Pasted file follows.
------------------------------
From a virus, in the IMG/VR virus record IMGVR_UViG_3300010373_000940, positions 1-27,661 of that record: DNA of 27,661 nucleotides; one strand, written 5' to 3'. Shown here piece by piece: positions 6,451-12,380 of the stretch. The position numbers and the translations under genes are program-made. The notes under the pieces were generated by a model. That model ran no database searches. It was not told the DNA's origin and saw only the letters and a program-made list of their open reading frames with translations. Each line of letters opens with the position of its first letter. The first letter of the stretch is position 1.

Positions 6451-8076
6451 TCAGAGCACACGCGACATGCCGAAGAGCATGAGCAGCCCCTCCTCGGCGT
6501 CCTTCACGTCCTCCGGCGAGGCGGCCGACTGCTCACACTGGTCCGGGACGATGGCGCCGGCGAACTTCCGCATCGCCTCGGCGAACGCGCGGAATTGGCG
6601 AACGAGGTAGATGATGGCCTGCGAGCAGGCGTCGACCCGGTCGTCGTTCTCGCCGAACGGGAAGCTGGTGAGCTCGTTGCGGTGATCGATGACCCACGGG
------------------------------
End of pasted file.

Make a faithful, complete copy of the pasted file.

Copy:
From a virus, in the IMG/VR virus record IMGVR_UViG_3300010373_000940, positions 1-27,661 of that record: DNA of 27,661 nucleotides; one strand, written 5' to 3'. Shown here piece by piece: positions 6,451-12,380 of the stretch. The position numbers and the translations under genes are program-made. The notes under the pieces were generated by a model. That model ran no database searches. It was not told the DNA's origin and saw only the letters and a program-made list of their open reading frames with translations. Each line of letters opens with the position of its first letter. The first letter of the stretch is position 1.

Positions 6451-8076
6451 TCAGAGCACACGCGACATGCCGAAGAGCATGAGCAGCCCCTCCTCGGCGT
6501 CCTTCACGTCCTCCGGCGAGGCGGCCGACTGCTCACACTGGTCCGGGACGATGGCGCCGGCGAACTTCCGCATCGCCTCGGCGAACGCGCGGAATTGGCG
6601 AACGAGGTAGATGATGGCCTGCGAGCAGGCGTCGACCCGGTCGTCGTTCTCGCCGAACGGGAAGCTGGTGAGCTCGTTGCGGTGATCGATGACCCACGGG